Is there any difference between the past perfect and pluperfect tense?

Please help me understand using the example below:

As I got replies, I have modified my answers as "C". Let me know if it is correct

Conversation 1

A) You need to call him
B) I had called him.
c) I had called him. But he didn't pick up my phone.

Conversation 2

A) Why are you so upset?
B) I had ordered this dress online. But this is not the same which I had ordered.
C) I had ordered this dress online 2 days back. But yesterday when I opened the box I realized that this is not same which I had ordered.

Are the replies given by B) correct?

As per my understanding, the past perfect tense is used to tell 'past of past' and the pluperfect tense is used to tell completed action in the past irrespective of another action.

  • 1
    Past Perfect is Pluperfect. Both replies given in sentences (b) are incorrect. You don't need to use the Past Perfect unless there's a mention of "two pasts", with one past earlier than another. Commented Dec 14, 2015 at 6:29
  • @CopperKettle But if he doesn't need them, then they are not necessarily incorrect, right? The replies are weird but I've seen them in use.
    – Schwale
    Commented Dec 14, 2015 at 11:20
  • According to dictionary.com pluperfect and past perfect tense is the same and does not have any difference.
    – user27752
    Commented Dec 17, 2015 at 19:09

3 Answers 3


First past perfect and pluperfect refer to the same tense. They are synonyms. Look up pluperfect in any dictionary to verify this. Here at onelook dictionary are more than two dozen dictionaries to get you started.

Second, please see this answer to When is the past perfect exactly needed? It does a terrific job of stating when the past perfect (or pluperfect--they mean the same thing) is necessary.

In general your sentence 1B is grammatical, but it represents rather an incomplete thought. And it is not necessary to use the past perfect/pluperfect tense here. The present perfect or simple past would both be better choices, because they would not represent incomplete thoughts.

Your 1C adds more information to the response but still either the present perfect or simple past would be more common. You don't need the past perfect/pluperfect there because it is clear from logic which past action happened first, namely that you called him first.

In 2B, there is no reason for using the past perfect/pluperfect tense. The simple past is fine. You mention only one past action. And in fact both uses of the verb order refer to that same past action. It would seem strange to think that one occurrence of the same past action can come before another occurrence of the same!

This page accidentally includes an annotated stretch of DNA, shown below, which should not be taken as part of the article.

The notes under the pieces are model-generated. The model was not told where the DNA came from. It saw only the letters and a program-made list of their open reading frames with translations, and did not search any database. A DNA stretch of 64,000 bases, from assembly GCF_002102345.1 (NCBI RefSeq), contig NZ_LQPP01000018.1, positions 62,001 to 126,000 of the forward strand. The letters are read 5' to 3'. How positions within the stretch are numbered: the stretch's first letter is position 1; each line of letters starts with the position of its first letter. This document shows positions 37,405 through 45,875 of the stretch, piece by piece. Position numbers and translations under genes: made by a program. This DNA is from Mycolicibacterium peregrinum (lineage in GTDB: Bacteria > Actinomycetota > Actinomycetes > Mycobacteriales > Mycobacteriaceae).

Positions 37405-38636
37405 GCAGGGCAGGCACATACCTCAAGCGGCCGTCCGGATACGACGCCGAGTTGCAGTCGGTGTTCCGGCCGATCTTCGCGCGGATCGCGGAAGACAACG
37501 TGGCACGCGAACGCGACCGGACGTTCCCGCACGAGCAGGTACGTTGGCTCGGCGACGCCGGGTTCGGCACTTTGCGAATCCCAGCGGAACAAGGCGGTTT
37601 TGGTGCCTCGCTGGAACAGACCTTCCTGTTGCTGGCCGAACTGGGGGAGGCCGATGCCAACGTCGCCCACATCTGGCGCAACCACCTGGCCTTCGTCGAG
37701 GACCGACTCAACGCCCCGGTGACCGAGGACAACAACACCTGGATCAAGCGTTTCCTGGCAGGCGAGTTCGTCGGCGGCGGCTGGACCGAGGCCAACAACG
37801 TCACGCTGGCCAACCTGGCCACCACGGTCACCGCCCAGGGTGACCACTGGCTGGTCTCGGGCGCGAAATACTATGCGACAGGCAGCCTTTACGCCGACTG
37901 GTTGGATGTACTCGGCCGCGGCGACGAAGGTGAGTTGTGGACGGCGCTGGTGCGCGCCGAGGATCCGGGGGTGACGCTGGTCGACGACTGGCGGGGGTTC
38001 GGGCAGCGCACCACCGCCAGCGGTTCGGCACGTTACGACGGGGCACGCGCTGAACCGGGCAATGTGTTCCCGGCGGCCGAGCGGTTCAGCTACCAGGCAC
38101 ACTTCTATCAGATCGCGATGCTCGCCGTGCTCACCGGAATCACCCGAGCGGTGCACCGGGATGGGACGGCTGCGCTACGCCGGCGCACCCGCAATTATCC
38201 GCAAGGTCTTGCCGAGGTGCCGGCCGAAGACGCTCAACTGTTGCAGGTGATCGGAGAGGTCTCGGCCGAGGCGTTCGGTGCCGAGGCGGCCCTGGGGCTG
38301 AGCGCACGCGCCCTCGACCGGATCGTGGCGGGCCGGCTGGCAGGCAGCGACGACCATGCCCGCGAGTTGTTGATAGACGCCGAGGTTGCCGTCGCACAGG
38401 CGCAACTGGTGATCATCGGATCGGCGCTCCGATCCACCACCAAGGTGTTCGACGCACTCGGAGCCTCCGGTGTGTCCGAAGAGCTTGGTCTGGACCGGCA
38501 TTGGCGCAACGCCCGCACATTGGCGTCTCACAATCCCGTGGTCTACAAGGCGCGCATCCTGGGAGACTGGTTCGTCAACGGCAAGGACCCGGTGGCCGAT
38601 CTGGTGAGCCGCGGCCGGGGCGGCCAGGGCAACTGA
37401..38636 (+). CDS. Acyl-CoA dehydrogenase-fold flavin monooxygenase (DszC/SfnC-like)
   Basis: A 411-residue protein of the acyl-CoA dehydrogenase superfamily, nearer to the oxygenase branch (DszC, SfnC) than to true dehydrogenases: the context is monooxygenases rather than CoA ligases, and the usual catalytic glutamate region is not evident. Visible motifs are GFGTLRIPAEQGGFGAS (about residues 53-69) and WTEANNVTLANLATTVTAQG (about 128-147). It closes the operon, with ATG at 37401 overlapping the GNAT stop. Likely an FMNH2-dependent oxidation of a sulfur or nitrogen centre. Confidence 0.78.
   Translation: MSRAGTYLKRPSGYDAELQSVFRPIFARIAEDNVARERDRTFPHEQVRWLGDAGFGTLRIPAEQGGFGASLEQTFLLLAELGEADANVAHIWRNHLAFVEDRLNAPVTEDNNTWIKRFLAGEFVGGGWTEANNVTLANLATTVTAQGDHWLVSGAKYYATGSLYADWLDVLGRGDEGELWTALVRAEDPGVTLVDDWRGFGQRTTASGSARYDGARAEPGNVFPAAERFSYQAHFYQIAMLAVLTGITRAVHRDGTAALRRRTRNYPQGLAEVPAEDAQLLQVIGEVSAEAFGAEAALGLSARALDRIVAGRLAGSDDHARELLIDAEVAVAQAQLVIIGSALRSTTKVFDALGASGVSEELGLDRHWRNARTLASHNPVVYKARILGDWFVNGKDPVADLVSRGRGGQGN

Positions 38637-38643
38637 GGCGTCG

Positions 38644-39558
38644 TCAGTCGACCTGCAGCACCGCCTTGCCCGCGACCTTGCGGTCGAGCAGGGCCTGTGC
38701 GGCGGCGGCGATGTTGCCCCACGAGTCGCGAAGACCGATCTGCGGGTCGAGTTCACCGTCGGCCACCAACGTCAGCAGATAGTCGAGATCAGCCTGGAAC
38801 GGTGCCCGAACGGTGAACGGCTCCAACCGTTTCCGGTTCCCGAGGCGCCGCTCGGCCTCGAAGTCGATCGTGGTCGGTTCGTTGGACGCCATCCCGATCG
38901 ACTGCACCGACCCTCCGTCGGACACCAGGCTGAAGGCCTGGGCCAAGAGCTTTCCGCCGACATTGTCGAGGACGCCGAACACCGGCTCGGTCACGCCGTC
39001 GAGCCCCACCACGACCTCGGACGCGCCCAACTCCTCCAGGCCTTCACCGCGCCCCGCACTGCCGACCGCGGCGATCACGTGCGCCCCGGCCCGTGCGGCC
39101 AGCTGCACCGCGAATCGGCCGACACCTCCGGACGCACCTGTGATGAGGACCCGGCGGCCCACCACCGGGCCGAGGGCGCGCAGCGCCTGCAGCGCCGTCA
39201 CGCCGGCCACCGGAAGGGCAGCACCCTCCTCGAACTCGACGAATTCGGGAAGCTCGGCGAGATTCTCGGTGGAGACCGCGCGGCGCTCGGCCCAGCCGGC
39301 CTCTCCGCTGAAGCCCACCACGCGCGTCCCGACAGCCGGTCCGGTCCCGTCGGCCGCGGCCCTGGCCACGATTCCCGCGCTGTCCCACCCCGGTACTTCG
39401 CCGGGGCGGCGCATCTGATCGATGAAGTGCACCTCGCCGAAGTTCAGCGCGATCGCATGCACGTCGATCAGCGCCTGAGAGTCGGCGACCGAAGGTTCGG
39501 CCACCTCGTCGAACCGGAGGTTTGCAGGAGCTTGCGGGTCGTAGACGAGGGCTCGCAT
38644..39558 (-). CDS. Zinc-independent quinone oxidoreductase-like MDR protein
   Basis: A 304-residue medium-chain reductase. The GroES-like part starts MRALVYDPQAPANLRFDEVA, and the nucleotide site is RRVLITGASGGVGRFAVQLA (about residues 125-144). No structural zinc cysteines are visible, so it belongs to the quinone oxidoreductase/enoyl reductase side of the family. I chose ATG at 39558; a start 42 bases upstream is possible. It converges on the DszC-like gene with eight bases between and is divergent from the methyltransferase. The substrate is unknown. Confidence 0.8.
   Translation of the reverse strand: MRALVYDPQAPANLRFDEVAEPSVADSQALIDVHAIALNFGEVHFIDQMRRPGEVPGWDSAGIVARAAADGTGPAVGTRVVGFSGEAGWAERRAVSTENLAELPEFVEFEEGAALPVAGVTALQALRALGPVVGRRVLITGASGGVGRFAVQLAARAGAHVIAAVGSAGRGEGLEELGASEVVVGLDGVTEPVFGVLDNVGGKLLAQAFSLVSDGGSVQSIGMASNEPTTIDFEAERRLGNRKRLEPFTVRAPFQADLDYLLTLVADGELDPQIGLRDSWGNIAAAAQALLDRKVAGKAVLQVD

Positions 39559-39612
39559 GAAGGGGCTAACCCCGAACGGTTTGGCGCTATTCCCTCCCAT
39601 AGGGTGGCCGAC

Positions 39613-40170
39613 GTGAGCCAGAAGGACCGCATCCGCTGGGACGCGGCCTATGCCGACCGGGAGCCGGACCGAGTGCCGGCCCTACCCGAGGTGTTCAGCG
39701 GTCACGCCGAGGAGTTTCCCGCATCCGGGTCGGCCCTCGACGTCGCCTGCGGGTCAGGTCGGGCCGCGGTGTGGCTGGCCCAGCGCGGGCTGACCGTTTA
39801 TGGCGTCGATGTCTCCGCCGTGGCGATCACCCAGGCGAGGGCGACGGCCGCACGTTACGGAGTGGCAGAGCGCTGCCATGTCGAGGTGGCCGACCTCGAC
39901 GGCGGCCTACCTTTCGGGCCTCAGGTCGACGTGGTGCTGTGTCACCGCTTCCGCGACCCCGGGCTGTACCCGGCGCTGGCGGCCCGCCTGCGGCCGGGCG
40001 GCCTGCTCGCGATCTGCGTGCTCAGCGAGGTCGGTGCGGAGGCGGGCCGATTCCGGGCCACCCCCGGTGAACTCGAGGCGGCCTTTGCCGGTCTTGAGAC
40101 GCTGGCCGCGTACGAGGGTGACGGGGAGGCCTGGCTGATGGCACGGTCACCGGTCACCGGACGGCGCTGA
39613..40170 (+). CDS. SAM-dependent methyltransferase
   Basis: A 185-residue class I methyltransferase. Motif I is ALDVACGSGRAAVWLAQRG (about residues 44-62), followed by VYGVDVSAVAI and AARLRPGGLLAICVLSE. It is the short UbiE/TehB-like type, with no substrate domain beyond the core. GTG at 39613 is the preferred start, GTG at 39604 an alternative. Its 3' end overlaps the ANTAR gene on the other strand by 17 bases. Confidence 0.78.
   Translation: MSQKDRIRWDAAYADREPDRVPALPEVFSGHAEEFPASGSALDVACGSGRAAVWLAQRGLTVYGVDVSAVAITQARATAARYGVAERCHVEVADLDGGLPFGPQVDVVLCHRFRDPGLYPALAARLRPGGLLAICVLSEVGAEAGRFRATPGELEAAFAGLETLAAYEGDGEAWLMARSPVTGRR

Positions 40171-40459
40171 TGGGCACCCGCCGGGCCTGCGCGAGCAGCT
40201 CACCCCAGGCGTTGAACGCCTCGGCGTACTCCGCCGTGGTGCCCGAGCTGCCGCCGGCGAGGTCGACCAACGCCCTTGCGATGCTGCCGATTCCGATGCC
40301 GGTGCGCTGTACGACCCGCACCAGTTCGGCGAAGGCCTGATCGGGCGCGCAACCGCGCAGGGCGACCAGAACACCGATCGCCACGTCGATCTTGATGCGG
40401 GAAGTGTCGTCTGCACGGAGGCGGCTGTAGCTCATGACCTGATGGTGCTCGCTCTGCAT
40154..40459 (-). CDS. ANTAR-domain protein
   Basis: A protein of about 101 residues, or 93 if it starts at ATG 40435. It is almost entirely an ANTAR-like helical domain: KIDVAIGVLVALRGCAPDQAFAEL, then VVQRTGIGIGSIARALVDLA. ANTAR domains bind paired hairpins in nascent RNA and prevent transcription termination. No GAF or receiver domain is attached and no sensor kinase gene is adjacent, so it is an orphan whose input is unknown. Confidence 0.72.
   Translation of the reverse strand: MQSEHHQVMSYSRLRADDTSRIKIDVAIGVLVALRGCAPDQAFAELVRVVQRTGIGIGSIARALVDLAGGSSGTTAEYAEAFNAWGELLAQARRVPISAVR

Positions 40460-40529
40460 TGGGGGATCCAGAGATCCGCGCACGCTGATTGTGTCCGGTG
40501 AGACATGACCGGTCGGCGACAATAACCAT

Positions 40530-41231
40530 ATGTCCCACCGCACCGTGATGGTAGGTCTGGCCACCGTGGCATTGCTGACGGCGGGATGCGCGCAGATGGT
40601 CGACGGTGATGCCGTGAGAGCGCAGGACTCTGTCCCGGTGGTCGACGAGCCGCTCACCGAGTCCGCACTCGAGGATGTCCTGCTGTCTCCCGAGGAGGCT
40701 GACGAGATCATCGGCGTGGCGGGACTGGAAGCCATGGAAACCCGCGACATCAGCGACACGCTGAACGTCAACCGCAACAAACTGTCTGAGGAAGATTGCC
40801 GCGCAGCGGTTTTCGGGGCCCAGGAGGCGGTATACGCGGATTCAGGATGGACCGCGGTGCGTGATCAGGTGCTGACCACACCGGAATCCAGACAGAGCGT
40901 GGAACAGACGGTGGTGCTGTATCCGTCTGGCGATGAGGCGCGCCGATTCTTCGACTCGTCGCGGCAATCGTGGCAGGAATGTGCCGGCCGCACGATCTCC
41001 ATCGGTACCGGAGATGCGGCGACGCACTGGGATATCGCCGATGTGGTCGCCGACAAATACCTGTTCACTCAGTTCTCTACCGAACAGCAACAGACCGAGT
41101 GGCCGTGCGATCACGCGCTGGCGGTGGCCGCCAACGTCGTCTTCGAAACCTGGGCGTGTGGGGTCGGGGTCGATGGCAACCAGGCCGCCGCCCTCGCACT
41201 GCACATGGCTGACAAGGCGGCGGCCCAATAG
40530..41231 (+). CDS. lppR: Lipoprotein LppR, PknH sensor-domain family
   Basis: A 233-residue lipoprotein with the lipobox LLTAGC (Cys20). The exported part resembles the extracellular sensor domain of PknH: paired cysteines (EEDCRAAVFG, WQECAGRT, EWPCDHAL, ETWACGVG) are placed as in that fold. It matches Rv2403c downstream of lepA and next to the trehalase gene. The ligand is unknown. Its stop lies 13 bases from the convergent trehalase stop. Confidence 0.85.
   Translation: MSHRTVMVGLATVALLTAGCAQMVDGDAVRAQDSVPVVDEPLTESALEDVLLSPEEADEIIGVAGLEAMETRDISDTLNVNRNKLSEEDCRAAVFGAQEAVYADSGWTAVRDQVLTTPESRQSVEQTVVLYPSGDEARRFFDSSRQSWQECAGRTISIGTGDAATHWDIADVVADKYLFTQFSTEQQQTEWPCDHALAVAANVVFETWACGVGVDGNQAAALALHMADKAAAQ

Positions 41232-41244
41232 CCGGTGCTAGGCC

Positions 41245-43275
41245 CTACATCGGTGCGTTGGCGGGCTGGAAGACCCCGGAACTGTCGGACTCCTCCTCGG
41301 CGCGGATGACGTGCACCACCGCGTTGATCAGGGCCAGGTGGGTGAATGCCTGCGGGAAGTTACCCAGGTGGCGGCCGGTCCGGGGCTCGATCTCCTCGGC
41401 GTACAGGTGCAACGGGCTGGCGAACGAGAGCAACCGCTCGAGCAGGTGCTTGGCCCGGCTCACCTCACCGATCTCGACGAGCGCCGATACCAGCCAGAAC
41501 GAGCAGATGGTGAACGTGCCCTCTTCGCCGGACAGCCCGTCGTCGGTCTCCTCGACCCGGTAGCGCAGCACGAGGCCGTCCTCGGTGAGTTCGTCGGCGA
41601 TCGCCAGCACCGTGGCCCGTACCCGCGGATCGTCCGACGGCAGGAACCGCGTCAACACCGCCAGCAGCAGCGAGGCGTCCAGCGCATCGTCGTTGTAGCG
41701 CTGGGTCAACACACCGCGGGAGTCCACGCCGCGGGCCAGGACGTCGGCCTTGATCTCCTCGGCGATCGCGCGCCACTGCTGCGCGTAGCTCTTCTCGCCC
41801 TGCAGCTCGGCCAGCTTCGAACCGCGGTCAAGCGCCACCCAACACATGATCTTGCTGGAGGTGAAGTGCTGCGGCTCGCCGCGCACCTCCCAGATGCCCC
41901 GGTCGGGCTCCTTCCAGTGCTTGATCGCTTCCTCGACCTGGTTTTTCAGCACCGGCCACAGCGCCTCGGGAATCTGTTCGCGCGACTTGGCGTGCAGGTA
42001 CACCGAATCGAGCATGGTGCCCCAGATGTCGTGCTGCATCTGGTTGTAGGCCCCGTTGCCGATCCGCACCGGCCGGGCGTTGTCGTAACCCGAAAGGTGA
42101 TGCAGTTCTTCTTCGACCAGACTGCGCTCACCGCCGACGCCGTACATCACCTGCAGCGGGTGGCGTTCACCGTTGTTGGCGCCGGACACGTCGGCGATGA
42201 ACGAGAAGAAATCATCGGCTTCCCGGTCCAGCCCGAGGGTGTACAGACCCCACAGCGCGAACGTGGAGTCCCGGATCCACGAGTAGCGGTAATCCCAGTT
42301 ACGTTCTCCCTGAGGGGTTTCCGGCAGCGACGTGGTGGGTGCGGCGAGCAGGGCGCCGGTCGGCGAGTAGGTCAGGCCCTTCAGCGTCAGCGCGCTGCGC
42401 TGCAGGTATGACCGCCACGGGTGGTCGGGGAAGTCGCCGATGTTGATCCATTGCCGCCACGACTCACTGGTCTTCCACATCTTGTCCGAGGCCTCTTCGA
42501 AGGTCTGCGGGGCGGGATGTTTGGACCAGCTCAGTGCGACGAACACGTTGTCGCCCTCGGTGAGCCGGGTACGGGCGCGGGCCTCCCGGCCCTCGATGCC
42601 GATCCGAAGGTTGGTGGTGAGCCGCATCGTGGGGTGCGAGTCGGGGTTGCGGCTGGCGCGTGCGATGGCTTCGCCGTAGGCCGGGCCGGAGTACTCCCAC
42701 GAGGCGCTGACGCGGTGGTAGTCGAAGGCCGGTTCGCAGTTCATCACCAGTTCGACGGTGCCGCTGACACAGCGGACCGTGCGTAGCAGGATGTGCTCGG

The first sentence of 2C is grammatical But by itself gives an incomplete thought. There is only one past action mentioned, and it occurs two days back. Thus the simple past is better here because you are talking about one action completed in the past. Having us wait until the second sentence to hear the most recent past action (Yesterday when I opened the box) makes it awkward.

The second sentence of 2C is the only sentence in which the past tense/pluperfect tense is used in a way that is intended. You have two actions and you place one of them before the first one. This is pleasant sounding and appropriate.

For example sentences and a much better explanation, see the answer I link to above. And thanks for asking such a good question.

  • The second sentence of 2C is indeed a good usage of past perfect. It describes a point of time in the past in which something (ordering the dress) was already complete (perfect). The first sentence would be more logical in past simple ("I ordered..."). And... thanks for the link! Commented Dec 23, 2015 at 19:32

I don't think there's any need for the Past Perfect in these situations as they are both connected with present.

You need to call him.- I have already done it.(called ).

The second situation shows the result seen now.

Why are you upset? – I have ordered this dress online. But it isn't quite what I have ordered .


Pluperfect is derived from the Latin term. In Latin it was plusquamperfect (more than perfect). "Past perfect" is the more systematic English term. It often happens in grammar terminology that we have two terms for the same thing.

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